One of my favorite memories from growing up was going out in the late summer and picking all the wild berries that grew around Humboldt County. It was always such a joy to eat these wonderful blackberries, huckleberries, thimble berries, salmon berries and know that you didn’t pay a thing for them! Yes, it’s true, I’m cheap and love free economies.
The first day that we had hiked up to Devil’s Spur we had noticed all of these blue berries in these tall bushes. They kind of looked like blueberries, but they weren’t. We looked it up on line and discovered that they were elderberries. There are three types of elderberries: red, black and blue. The red ones are poisonous when raw, so do not eat these. The others are edible, or at least the berries are.
We decided to go back and pick some and make some elderberry syrup from them. Overall, they were pretty easy to harvest as there are no stickers and the only challenge was bending the branch down low enough to cut the clusters off.
There were a number of recipes on how to do it. The biggest challenge was to get enough yield from the berries to make it worth your while. We harvested about 3 pounds of berries and brought them home. Susanne had read in one recipe that it helped to freeze them in order to get them off the stem. So we did that.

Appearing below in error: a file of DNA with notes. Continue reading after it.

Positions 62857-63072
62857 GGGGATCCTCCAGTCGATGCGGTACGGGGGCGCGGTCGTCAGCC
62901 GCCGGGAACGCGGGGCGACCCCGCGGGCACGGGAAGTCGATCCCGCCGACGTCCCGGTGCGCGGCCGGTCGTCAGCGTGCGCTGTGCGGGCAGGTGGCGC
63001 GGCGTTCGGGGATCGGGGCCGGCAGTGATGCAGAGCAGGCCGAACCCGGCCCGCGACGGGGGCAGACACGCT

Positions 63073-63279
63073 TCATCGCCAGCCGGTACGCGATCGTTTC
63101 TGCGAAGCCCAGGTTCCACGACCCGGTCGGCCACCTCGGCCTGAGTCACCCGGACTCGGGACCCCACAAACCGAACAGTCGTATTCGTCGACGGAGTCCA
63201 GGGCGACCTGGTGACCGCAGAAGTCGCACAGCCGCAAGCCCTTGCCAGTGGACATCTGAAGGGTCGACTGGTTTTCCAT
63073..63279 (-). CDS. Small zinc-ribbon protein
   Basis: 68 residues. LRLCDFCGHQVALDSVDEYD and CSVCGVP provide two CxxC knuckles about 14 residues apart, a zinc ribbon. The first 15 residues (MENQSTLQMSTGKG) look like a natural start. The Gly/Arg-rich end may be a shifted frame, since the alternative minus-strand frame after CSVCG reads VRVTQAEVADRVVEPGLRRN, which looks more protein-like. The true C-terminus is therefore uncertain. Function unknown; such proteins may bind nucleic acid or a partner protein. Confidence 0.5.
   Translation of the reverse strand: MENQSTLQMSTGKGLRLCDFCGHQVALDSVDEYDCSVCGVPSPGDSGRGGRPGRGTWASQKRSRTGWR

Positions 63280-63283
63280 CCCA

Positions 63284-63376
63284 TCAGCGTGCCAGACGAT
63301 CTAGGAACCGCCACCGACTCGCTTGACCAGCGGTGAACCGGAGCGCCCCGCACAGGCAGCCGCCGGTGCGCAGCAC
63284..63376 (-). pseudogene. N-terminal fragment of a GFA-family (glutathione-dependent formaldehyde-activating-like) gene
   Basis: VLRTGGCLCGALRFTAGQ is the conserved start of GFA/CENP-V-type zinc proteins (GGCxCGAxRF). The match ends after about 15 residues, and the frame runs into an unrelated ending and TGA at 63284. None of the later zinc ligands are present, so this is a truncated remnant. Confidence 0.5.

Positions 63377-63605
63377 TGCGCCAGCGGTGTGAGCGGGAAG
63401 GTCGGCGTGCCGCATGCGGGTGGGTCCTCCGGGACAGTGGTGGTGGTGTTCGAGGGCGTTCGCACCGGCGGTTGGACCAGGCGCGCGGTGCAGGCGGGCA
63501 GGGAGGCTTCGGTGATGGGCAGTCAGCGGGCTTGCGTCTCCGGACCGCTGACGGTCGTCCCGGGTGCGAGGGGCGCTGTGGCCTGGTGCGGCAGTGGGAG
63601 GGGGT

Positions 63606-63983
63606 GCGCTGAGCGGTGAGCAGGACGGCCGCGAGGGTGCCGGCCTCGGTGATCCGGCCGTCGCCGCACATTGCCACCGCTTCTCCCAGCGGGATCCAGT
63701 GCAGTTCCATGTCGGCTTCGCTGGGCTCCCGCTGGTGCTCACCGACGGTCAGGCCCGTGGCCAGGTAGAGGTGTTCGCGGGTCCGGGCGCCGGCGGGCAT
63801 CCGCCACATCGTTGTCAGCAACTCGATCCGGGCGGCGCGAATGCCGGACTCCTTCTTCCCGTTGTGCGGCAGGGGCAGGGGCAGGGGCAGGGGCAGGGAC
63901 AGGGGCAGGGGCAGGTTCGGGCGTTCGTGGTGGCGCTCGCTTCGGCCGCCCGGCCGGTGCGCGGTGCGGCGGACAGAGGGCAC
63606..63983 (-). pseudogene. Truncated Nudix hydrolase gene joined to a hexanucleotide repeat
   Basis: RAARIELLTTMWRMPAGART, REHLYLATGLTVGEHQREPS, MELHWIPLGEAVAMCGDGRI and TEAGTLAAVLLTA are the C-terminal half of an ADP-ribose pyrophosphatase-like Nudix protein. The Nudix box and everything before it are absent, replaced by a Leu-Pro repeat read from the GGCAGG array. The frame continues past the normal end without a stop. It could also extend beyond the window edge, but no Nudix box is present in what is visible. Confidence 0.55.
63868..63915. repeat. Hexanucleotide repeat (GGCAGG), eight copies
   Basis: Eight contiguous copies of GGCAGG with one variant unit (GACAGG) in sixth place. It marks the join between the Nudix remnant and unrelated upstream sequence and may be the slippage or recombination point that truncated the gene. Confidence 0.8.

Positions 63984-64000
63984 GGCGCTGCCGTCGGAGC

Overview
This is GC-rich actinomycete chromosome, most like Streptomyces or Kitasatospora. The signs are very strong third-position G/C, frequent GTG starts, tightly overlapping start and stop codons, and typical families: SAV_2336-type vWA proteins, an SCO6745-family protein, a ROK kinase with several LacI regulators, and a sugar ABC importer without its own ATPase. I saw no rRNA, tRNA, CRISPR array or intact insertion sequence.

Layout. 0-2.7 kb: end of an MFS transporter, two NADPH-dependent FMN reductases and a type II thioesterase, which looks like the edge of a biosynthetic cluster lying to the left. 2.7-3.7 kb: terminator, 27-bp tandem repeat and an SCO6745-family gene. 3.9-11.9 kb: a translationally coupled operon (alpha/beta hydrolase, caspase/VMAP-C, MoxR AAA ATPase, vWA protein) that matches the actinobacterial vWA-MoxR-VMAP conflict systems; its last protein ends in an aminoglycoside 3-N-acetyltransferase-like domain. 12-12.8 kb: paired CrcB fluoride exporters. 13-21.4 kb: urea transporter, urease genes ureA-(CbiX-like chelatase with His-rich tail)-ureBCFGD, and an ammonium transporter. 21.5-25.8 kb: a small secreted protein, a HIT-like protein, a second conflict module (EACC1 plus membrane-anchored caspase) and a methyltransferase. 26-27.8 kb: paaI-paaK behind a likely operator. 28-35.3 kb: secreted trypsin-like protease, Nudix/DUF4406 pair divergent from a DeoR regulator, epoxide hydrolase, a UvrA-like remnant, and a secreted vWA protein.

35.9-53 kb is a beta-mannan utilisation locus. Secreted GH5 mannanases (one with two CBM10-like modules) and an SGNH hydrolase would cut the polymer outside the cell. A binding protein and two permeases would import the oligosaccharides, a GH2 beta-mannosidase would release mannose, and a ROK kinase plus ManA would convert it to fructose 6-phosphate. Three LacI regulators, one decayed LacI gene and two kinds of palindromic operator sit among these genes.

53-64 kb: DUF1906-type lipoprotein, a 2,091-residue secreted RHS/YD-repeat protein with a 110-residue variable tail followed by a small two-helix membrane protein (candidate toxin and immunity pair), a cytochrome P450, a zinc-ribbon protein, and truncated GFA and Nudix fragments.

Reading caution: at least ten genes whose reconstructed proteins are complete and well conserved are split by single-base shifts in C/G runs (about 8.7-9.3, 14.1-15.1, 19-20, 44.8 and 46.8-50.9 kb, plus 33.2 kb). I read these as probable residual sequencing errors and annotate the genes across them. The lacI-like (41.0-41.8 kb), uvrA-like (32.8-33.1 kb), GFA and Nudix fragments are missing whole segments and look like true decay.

In the morning, we started working on getting just the berries. You don’t want the stems and leaves as they are mildly toxic. Susanne tried with what would have been my first thought ; that is she put the berries in a pot of water to try and get the stems and leaves to float to the top. Sadly, this method did not work very well.
I thought that maybe if you could get a colander and “sieve” the leaves and twigs out by shaking, this would make getting just the berries easier. It worked pretty well and then when you put them on a paper towel, it became pretty easy to get just the berries. It probably took us an hour or so to clean all the berries off the stems and get them ready to cook.
The next step was to crush up the berries with an immersion blender. That also worked well and produced a lot of juice, but didn’t crush up too many seeds as they are a bit bitter. We cooked the berries with a little sugar and lo and behold we had elderberry syrup. The color of the syrup was amazing and the aroma was also pretty incredible.
One of the recipes warned to not wear anything that would get stained. Looking at the pic, you can see why.
For dinner that night, we cooked a wild mushroom risotto with a pork loin served with elderberry sauce. Let’s just say yummy! The elderberries have a wonderfully powerful flavor. Next up, we will try it in a dessert. Probably panna cotta.
Anyway, it was really fun and we will probably go pick some more and take some with us to give to Esther and Casey in Tacoma and Jason and Cynthia in Aptos.
Three cheers for free economies and now you know how to harvest and use elderberries.